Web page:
CHENNAI, March 8: With the start-up culture booming in urban India, the culture of co-working spaces is growing. The country’s modern workforce is challenging the archaic and impersonal office setup.
Getting into a space, searching for your workplace and bumping into strangers asking each other addresses is an experience no professional setup can offer. A gym where you can share your pumping fitness passion with the people you see every day but don’t know on a personal level and cafe to just relax and share your ideas and thoughts to enhance your knowledge is all that a co-working space enables you to get, all under one roof.
Rising above the cramped cubicles, today’s professionals are getting inclined towards flexibility and fluidity in the workplace.Small-medium co-working space providers understand the need for mergers with larger companies to enhance their services as compared to the increasing demand.
When small businesses realise that the bigger game changers are about to compete with them, they prefer a merged office space for expansion. Earlier, when the food tech industry realised that Uber cab service is coming up with their own online food delivery service, Food Panda decided to collaborate with Ola cabs and create a bigger market for themselves.
In Chennai, every company has an established setup if they’re standing in the market for long enough, but nowadays even the bigger ones are shifting into co-working spaces to join hands with the smaller firms doing well for themselves. With these space providers trying to grow their market, more IT company areas will be their main target areas.
‘Workafella’ is one such co-working space provider in Chennai that has 9,000 seats in three cities so far. “Chennai, Hyderabad, and Bengaluru are the hub of start-ups as of now. Our co-working company has become a leading co-working space provider in the South, and hosts workplaces envisioned for great ideas and inspired collaborations,” said Founder and Managing Director GurbinderRattha.
The provider opened its first branch at TTK Road in 2016. Looking at its success, a second branch sprang up in the bustling IT area on Old Mahabalipuram Road, Perungudi. To find a niche, Gurbinder claims Workafella was the first to offer a 24/7 office space with no hidden costs.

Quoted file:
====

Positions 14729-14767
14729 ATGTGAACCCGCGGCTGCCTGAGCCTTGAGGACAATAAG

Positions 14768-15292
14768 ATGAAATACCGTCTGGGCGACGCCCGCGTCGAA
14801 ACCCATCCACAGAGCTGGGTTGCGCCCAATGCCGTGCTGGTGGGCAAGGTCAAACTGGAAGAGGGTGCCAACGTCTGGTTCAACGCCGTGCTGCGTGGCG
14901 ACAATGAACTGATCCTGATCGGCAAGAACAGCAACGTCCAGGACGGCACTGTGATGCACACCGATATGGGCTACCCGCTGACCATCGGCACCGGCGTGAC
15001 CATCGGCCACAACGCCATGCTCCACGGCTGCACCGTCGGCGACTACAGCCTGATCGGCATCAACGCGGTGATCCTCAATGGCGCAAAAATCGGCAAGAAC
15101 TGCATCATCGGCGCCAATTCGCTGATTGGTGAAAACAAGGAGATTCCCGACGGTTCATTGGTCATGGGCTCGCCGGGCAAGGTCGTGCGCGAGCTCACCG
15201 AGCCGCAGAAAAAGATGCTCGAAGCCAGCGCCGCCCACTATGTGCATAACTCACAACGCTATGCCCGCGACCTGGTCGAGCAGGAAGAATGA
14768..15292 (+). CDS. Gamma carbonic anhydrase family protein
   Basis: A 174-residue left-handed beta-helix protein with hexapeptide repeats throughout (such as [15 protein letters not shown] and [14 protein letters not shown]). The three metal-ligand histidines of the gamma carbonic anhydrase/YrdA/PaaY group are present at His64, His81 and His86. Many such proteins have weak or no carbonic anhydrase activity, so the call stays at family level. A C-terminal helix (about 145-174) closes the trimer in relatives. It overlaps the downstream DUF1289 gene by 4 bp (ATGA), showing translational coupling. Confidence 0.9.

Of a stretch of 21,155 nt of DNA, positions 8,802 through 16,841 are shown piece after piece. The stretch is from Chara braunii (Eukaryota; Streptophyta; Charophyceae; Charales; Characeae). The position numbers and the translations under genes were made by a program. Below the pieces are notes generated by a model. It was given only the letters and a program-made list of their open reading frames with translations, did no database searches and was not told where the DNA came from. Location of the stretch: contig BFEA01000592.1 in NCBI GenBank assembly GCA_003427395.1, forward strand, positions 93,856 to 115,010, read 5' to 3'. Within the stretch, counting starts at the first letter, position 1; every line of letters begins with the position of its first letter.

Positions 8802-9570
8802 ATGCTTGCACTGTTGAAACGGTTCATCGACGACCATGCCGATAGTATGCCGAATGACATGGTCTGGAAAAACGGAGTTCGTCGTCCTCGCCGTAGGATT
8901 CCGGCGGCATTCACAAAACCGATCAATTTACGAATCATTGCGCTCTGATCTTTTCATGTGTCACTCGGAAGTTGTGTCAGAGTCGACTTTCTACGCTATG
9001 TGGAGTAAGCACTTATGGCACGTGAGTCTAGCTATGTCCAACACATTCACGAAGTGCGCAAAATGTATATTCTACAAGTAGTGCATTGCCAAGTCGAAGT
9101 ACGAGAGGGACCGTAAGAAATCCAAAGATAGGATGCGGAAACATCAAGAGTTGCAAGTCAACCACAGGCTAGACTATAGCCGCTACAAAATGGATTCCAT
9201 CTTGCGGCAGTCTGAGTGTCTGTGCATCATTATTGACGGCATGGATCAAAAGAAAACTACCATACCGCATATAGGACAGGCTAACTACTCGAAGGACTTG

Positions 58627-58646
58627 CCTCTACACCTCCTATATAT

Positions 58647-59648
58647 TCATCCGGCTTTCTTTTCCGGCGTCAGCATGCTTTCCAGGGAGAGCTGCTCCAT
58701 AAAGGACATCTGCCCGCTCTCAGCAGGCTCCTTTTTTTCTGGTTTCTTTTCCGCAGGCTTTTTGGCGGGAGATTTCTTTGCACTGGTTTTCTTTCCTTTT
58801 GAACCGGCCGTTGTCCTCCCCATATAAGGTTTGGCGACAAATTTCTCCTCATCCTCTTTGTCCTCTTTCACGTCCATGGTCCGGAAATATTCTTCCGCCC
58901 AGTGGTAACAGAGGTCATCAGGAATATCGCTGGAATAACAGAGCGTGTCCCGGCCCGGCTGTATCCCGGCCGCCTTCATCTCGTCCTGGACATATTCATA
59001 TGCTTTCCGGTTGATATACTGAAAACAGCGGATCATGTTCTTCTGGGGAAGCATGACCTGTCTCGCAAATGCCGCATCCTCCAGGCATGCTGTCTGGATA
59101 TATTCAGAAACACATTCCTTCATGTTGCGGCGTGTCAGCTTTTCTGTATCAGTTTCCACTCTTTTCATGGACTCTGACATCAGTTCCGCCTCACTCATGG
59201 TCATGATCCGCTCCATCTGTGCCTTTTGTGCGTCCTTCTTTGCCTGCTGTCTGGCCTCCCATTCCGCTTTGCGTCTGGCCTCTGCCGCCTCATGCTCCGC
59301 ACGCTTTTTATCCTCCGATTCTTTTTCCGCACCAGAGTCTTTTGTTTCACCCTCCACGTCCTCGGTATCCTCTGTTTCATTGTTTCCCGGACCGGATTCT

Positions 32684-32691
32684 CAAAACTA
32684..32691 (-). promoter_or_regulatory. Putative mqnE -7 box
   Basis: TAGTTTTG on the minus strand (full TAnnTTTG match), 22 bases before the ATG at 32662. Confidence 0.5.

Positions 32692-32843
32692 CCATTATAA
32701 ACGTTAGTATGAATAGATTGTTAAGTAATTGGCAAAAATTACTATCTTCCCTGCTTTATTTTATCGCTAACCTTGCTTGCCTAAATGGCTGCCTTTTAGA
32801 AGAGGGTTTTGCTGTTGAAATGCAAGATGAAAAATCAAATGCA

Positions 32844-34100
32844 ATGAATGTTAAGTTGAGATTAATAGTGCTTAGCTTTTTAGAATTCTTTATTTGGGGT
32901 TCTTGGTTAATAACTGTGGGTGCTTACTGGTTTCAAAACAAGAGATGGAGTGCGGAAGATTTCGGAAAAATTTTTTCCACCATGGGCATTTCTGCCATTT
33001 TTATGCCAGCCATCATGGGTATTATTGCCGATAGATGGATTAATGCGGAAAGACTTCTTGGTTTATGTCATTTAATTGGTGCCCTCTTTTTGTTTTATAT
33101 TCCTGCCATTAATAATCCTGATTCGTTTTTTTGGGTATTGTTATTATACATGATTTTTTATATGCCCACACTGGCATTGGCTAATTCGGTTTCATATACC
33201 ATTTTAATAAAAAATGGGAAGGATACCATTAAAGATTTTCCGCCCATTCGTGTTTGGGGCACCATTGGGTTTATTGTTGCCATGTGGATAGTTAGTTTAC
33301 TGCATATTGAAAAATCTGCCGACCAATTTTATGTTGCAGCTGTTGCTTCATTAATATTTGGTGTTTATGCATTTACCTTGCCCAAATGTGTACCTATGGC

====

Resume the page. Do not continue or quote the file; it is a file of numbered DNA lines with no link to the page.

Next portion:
An ideal workspace should not be warm and cozy like home, but should be functional and efficient so as to create a working environment. This doesn’t mean that it should be a place where there will be no relaxation for oneself. “Customizing your workspace according to your taste and mood can be done without altering the entire theme. Combine comfort and seriousness to build a productive workspace, where your creative juices can flourish and that is exactly what we aim on doing,” said Rattha. “And there are many takers. Within two months of launch in Hyderabad, the space was filled to capacity, and the company had to set up other two other co-working spaces.”
Gurbinder explains that nuanced spaces were created for each city, keeping in mind the local culture, food habits, and social norms. An example of a region-specific requirement is a terrace space for musicians and DJs to perform in the Bengaluru co-working spots. The spaces that Workafella doesn’t own are taken over on long-term leases and completely transformed to appeal to that particular city’s young professionals.
Future of Work
It is expected that investments of $400 million per year for the next five years will be poured in the co-working space.
At the inaugural day of the eighth TechSparks on 22nd September 2017, Director WeWork India Karan Virwani said in his talk on ‘Future of the Workspace’ that it is this factor that they are banking on for the success of co-working spaces in the world. “Contrary to what people think that with the advent of robots and AI human interactions will become rare, we believe that the future of the workspace is bright,” he said.
Just like owning a car is no more important, traditional workspaces are also on a way out. As per the data provided by CRE MATRIX, leasing of co-working spaces in 2017 had gone up at an excellent pace, and the trend is bound to continue.
Expert researchers are of the opinion, that co-working culture could be a positive step in the future, which has less to do with the number of labour hours and more to do with hospitality and productivity.